University to evaluate batteries for future military platforms

GM Defense provides commercial battery technology to program

The University of Texas at Arlington (UTA) Pulsed Power and Energy Laboratory (PPEL) and Naval Surface Warfare Center Philadelphia Division (NSWCPD) will evaluate the technology to understand current capabilities of commercial automotive batteries under dynamic discharge and charge scenarios. The team’s evaluation is expected to help provide pathways and options for domestically supplied energy storage for future use in military platforms. GM Defense, a subsidiary of General Motors, said it is providing commercial battery electric technology in support of the program.

The project, Evaluation of Electric Vehicle Batteries to Enable Directed Energy (EEVBEDE), is funded by the Operational Energy Innovation office of the U.S. Department of Defense (DoD), through its Operational Energy Capability Improvement Fund (OECIF).

General Motors’ Ultium battery pack. (Illustration: GM)

GM Defense is leveraging GM’s Ultium Platform propulsion architecture for evaluation and testing. Modular and scalable, the company said the Ultium Platform can use different chemistries and cell form factors, making it adaptable to changing needs and new technology insertions as they become available.

The work performed in this new effort is expected to provide insights into the performance and design considerations when batteries are used in more dynamic, high-power operations than would be faced by more typical applications. OECIF support plays a key role in the development of new power and energy technologies, which provide the DoD with advanced capabilities and help prevent power and energy from being a limiting factor.

“The Department of Defense can benefit from billions of dollars in GM investments to develop and manufacture transformative battery technologies,” said Steve duMont, president of GM Defense. “These technologies offer significant potential to enhance operational capability, whether at the tactical edge or on installations throughout the world. GM Defense welcomes the opportunity to support this important project and to help transition our global defense and government customers.”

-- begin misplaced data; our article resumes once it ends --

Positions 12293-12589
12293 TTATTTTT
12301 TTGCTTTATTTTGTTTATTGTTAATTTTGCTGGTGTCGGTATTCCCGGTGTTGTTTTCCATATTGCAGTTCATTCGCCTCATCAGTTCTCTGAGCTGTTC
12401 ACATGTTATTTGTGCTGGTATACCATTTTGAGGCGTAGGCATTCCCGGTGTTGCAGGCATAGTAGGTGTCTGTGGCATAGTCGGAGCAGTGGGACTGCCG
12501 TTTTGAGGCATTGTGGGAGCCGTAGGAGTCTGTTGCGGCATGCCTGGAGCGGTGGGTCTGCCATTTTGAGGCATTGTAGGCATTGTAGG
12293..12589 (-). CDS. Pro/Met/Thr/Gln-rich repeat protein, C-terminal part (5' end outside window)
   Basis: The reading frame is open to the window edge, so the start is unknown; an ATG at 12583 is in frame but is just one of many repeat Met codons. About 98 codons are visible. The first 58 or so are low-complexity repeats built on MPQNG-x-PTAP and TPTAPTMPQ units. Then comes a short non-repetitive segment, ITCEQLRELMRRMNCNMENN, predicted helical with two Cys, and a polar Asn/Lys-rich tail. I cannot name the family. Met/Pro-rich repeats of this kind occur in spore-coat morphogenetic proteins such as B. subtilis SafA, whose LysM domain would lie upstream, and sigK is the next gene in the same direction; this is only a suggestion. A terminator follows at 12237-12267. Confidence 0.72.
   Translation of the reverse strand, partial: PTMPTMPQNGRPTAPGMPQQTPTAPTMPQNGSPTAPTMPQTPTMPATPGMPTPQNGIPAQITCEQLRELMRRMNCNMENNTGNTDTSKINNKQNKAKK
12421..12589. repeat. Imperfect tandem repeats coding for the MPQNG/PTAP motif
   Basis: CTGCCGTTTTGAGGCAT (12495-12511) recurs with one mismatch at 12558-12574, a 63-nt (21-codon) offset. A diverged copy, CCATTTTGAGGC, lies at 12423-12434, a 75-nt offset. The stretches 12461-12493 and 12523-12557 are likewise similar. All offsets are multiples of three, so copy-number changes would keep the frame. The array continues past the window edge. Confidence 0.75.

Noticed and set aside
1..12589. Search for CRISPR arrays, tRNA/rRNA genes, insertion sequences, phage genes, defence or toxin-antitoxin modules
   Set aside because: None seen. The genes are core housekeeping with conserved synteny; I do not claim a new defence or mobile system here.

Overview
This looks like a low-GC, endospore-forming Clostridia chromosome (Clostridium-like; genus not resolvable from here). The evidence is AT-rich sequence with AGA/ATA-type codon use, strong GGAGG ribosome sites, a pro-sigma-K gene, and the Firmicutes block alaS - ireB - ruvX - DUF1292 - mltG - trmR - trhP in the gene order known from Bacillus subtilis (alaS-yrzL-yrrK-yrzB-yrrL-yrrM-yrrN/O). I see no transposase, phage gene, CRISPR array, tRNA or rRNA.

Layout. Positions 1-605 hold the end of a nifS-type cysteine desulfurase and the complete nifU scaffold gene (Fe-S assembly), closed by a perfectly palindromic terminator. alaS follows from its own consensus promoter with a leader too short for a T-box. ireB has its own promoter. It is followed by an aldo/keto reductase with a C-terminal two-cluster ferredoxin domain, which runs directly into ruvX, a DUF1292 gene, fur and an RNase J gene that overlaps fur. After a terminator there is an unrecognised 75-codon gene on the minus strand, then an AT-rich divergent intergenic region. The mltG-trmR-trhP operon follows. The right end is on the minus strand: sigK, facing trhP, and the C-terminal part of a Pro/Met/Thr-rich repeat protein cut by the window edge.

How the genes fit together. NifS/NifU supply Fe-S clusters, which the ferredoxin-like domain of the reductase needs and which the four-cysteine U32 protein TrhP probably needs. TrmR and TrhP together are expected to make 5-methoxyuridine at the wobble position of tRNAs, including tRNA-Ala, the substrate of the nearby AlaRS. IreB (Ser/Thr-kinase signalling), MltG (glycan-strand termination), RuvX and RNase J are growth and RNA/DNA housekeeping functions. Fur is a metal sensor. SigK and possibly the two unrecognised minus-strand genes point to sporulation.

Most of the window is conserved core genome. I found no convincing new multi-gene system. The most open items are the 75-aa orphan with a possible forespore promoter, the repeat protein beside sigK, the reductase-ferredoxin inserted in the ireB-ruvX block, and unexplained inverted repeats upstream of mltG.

“We are excited to work with GM Defense to test the Ultium Platform to determine its potential for use in future warfighting applications. PPEL has a long relationship with the DoD and the Office of Naval Research for testing the limits of batteries used in high power applications, and we are in a unique position to evaluate this technology and make recommendations for future use cases,” said David Wetz, a professor of electrical engineering at UTA and director of the PPEL.

GM Defense previously announced its participation in the Defense Innovation Unit’s Jumpstart for Advanced Battery Standardization (JABS) project. Similar to EEVBEDE, JABS is designed to evaluate and test high voltage battery systems to optimize commercial technologies. GM Defense provided a prototype of a battery system based on GM’s Ultium Platform for the project.

Under the same contract, GM Defense demonstrated mission power capabilities by integrating a high-voltage battery pack into a light tactical utility vehicle. Key learnings from JABS will help inform the integration requirements of future battery electric defense solutions. 


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